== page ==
Previous studies, mostly in animal models, have suggested that microRNAs (miRNAs) play a role in type 2 diabetes (T2D). However, there is limited knowledge of miRNA expression in human pancreatic islets (HPIs). Now, researchers at Cornell University, the University of Cambridge, and the National Human Genome Research Institute (NHGRI) of the National Institutes of Health (NIH) have identified which miRNAs are associated with the disease in humans. The findings represent the largest study to date of diabetes-linked miRNAs found in human pancreatic islets.
The new study is published in Proceedings of the National Academy of Sciences in a paper titled, “Human pancreatic islet microRNAs implicated in diabetes and related traits by large-scale genetic analysis.”
“Genetic studies have identified ≥240 loci associated with the risk of T2D, yet most of these loci lie in noncoding regions, masking the underlying molecular mechanisms,” wrote the researchers. “Recent studies investigating mRNA expression in human pancreatic islets have yielded important insights into the molecular drivers of normal islet function and T2D pathophysiology. However, similar studies investigating miRNA expression remain limited. Here, we present data from 63 individuals, the largest sequencing-based analysis of miRNA expression in human islets to date.”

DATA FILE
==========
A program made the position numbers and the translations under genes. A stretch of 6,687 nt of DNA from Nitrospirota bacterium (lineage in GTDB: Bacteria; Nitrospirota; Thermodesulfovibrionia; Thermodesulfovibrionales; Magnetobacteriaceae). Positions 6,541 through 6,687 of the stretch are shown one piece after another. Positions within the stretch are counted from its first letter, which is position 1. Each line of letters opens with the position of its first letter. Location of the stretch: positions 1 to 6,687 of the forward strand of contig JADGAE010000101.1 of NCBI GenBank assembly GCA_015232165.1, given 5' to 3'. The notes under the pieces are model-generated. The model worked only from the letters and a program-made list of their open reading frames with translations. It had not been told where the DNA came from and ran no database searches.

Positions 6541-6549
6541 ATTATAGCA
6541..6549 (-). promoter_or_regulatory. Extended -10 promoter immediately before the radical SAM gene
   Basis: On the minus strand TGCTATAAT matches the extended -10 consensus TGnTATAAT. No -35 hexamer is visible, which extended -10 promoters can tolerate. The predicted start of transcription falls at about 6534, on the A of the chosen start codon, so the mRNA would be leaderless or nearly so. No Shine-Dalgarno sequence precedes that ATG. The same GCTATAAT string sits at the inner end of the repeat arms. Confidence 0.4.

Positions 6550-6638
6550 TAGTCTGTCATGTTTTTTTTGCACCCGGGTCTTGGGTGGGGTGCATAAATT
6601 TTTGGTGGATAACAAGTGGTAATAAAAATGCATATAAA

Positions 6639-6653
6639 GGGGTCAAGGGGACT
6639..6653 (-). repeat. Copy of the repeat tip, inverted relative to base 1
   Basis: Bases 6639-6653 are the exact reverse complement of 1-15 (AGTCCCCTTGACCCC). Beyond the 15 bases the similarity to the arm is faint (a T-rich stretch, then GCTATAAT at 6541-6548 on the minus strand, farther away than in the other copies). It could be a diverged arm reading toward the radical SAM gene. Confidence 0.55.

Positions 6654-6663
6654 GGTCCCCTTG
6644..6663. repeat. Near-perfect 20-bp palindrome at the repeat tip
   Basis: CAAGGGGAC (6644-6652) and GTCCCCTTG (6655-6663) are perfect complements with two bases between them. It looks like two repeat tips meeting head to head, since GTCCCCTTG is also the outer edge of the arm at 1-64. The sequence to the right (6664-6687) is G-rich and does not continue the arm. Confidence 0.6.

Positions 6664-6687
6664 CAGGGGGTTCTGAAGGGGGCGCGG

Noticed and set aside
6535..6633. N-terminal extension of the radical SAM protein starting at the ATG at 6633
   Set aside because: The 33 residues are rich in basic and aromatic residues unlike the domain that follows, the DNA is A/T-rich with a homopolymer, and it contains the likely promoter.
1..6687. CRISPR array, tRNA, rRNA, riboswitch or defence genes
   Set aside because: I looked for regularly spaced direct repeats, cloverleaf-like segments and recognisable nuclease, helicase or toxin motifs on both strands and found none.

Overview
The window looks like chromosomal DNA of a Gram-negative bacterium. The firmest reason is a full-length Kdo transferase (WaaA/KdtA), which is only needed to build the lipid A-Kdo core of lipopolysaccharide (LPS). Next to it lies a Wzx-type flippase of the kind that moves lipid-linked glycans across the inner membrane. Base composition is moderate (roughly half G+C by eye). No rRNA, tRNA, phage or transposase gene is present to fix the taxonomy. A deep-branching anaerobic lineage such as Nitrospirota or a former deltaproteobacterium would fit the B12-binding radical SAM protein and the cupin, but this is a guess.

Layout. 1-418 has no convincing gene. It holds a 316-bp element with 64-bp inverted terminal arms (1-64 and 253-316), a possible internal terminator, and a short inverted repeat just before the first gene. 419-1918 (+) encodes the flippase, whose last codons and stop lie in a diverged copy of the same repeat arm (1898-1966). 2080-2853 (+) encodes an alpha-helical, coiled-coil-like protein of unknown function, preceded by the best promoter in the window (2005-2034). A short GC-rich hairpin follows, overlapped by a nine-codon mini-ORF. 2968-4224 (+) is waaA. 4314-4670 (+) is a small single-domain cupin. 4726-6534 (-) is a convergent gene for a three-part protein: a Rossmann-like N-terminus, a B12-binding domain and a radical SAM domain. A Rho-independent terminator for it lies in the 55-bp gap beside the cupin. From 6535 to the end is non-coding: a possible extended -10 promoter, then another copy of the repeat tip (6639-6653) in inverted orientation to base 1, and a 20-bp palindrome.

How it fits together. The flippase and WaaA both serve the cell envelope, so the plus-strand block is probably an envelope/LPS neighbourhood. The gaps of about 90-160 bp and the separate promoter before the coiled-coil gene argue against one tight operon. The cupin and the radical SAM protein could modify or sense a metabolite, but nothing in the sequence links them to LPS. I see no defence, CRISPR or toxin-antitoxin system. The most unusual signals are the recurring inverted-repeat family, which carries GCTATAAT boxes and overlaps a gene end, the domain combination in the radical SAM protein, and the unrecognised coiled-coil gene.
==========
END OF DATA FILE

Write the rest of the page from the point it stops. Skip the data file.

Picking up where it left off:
The study’s corresponding authors, Praveen Sethupathy, PhD, professor of biomedical sciences in the College of Veterinary Medicine and director of the Center for Vertebrate Genomics at Cornell University, and Francis Collins, MD, PhD, former director of the NIH and a senior investigator at the National Human Genome Research Institute at the NIH, had access to a network that supplied nearly 65 human pancreatic islet samples from cadavers for this study.
“We’ve defined in the largest cohort of human islets to date the miRNAs that might be most relevant for type 2 diabetes,” said Sethupathy, who was a postdoctoral researcher in Collins’ NIH lab from 2008–2011.
“We [also] found that some of the diabetes-associated miRNAs in humans are not ones that have been well-characterized in the previous two decades of studying islets and diabetes in rodent models,” he said.
“There’s been long-standing interest to better understand the molecular environment of the pancreas so that we could get a better handle on what goes awry in diabetes patients and then eventually be able to use that information to develop better therapeutics,” Sethupathy explained.
The relatively large sample size helps to reveal the extent of variation in the quantity of miRNAs in the islets, or expression level, across the human population. The researchers also had genetic information on all the patients, which helped them determine a handful of genomic loci underlying variability in miRNA expression, though ultimately this type of inquiry will require many hundreds of samples for a fuller picture. One of these loci was found in the same area of the genome that is associated with T2D-related traits, which could suggest a novel mechanism for how T2D develops.
Some of the most altered miRNAs in islets from individuals with T2D were consistent with those found in previous rodent studies, but there were also some notable differences. “These represent interesting candidates to investigate further in human models of pancreatic islets,” Sethupathy said.
Looking toward the future, the researchers will need to further invest in the development and study of human models of T2D, such as genetically-modified islets or organoids.